Sunday, February 8, 2015

Dick, Dick, Dick

As it is with most moments of horror, the seconds of reality stretched like hours. Time slowed. It happened like this.

There are two boys in one of the younger grades. I won't mention the grade, and I won't mention the names of the boys. We'll call them Tom and Jerry. Tom is talkative, worldly, and has an older brother. He knows things. Jerry is also talkative, follows through on every impulse, and acts like any sort of attention is good attention. He is young, probably the oldest in his family or an only child. He is not worldly.

Worldly means "knows all the bad words." You can imagine where this is going.

I spent the first 10 minutes of library helping the children pick out books while admonishing Tom and Jerry every few minutes. 

Settle down, please. 
Sit in your seat properly, please. 
Please make a different choice.

The usual positive mumbo-jumbo that, frankly, I'm not all that convinced works with some kids. (Post for another day.)

At one point a child, not Tom or Jerry, said something was dumb. Gasps filled the room. Children began murmuring. Jerry was not about to miss out on an opportunity for attention.

Scandalous laughter. "He said the D-word!"

And then Tom, worldly, has-an-older-brother-Tom, said, "What D-word?"


My Mother Sonar detected a threat in waters ahead. I stamped books, directed kids to the sections they wanted, and kept one ear trained on the torpedo fast approaching the library.

"He said dumb."

"That's not the D-word."

Ping. Ping.

"Yes it is."

Ping. Ping. Ping.

"No it's not."

"Then what is it?"

Ping. Ping. Ping. Ping.

I know from experience that the best way to keep a class from devolving into a pack of sailors on leave is to effect an air of nonchalance so that the rest of the class isn't aware of the scandal in their midst.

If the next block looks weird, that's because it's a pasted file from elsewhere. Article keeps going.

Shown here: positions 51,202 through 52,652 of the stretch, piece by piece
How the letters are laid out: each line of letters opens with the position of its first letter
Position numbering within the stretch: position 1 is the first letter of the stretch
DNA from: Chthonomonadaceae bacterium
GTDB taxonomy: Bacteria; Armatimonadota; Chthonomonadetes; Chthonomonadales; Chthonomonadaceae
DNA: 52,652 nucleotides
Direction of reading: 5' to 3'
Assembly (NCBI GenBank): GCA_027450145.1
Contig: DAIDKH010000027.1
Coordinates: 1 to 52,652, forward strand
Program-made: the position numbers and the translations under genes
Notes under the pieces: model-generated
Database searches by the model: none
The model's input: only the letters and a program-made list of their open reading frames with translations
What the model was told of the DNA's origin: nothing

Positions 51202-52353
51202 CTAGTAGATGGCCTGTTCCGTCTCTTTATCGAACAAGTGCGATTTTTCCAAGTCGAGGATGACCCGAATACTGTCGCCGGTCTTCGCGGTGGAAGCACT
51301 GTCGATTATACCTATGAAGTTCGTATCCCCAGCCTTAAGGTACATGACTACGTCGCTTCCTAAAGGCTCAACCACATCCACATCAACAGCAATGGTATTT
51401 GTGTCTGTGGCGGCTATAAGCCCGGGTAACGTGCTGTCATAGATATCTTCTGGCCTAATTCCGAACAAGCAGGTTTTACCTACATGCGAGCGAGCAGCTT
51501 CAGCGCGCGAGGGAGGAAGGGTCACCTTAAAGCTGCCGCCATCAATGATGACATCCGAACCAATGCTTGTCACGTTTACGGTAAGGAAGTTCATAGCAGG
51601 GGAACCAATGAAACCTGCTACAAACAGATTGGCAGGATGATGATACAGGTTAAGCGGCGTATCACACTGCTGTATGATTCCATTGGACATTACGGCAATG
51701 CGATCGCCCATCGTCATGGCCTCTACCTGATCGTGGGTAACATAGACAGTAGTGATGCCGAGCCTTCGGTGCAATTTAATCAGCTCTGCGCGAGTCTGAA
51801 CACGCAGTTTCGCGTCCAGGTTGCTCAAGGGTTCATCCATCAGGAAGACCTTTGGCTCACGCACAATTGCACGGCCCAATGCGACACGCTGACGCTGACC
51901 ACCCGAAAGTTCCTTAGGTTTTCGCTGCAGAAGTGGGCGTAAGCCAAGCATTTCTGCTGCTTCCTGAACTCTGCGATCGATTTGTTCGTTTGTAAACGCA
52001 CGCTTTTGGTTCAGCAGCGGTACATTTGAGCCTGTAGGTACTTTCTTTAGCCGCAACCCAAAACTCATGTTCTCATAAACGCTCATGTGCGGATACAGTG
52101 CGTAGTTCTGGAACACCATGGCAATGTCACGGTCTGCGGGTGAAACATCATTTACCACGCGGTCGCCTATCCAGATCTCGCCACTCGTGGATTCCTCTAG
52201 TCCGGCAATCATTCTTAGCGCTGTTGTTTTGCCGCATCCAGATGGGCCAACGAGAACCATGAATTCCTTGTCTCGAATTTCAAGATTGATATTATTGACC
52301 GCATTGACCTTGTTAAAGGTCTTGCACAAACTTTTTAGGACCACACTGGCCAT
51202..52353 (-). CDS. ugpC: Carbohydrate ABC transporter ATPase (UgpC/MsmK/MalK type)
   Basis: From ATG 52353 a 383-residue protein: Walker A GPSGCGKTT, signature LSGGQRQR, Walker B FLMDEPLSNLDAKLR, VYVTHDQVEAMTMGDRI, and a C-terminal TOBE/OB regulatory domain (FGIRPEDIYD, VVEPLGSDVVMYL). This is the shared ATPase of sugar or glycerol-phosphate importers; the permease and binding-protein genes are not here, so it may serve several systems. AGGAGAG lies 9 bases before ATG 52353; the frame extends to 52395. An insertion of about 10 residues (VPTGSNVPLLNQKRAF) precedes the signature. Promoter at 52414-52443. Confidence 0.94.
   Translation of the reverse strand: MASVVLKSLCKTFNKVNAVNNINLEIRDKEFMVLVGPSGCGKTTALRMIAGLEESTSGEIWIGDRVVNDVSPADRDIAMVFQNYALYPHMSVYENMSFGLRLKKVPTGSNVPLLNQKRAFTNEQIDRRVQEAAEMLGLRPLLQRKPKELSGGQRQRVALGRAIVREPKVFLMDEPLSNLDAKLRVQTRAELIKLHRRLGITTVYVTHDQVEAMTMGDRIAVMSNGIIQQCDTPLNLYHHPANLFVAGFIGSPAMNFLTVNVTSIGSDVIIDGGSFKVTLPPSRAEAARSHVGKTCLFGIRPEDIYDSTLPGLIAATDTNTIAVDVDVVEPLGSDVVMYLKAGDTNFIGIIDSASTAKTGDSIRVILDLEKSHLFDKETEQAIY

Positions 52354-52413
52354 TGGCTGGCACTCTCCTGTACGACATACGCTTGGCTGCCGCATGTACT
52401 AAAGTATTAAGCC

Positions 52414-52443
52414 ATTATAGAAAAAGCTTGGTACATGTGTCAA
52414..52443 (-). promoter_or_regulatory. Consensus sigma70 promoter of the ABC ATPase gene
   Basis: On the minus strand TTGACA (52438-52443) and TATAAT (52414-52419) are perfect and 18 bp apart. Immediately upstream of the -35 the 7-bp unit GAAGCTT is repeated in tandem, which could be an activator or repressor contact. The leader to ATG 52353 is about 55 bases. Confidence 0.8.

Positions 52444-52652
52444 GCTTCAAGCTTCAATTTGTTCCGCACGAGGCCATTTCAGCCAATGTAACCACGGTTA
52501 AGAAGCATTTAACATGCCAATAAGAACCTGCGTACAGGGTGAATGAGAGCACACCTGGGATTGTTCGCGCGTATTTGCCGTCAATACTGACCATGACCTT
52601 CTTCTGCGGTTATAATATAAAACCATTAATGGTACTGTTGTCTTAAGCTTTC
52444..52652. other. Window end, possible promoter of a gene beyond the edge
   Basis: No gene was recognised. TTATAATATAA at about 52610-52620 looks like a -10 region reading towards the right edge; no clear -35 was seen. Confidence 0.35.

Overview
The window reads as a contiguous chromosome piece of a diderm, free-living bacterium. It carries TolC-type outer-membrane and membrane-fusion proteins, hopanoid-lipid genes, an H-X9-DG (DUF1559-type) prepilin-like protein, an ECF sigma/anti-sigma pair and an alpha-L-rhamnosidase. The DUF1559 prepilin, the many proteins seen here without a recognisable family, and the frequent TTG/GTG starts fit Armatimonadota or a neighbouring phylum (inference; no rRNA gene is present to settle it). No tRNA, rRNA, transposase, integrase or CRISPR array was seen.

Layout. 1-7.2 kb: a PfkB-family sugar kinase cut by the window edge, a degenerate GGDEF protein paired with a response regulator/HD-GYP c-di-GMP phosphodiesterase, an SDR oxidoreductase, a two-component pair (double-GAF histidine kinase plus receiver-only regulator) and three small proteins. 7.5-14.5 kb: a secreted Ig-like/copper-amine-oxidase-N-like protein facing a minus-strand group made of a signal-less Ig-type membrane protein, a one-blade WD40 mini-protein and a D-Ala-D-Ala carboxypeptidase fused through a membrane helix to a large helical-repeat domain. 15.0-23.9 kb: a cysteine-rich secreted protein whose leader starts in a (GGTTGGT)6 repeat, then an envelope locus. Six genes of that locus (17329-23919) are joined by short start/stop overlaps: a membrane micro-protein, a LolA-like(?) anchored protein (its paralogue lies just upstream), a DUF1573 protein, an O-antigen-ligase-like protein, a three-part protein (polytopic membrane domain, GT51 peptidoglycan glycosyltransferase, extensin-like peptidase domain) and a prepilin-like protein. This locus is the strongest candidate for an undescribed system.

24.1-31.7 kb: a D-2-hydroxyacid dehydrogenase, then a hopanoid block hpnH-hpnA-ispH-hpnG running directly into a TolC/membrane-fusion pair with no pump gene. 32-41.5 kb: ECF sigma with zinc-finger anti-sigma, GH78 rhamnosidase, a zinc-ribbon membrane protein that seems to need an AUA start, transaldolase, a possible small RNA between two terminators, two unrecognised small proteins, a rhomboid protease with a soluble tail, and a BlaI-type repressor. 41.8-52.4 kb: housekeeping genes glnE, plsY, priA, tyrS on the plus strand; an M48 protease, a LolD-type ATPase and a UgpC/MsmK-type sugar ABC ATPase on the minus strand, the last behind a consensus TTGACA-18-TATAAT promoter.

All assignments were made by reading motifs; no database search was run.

That's enough talking, boys. Read your books. Stamp, shut, slide. The Geronimo Stilton books are over there.

A whisper. "The D-word is dick."


"Dick? What does dick mean?"

Ping! Ping!

Stamp, shut, slide. Enjoy your book! Boys, I won't ask you again.

Another whisper, a general wave below the belt. "It's your private parts."

"Dick," said Jerry. He rolled the word around on his tongue like a gum ball, testing it for taste and texture.

Ping! Ping! Ping!

"You're not supposed to say it!" It was Tom's turn to be scandalized, but he wasn't so much scandalized as he was gasping with laughter.

"Dick, dick, dick."

Ping! Ping! Ping! Ping!

"What's so funny, Tom?" said a girl from across the room.

"Jerry keeps saying the D-word!"

Gasp. Girls whispering. "Jerry said dumb."

"That's not the real D-word!" said Jerry.

"Then what is it?"

"It's dick. Dick, dick, dick."

"Jerry said dumb? Oh my gosh!"

"No, he said dick."

"What's dick?"

"The real D-word!"

Red alert! Red alert! Red alert! 

I was able to diffuse the situation quickly after that with a quick I have no idea what Tom and Jerry are talking about everyone start reading quietly or you're going back to class early.

Tom and Jerry went back to class with notes in hand. I spoke with their teacher, who spoke with the parents. I received letters of apology from the boys the next day. 

All in all, it was a Monday.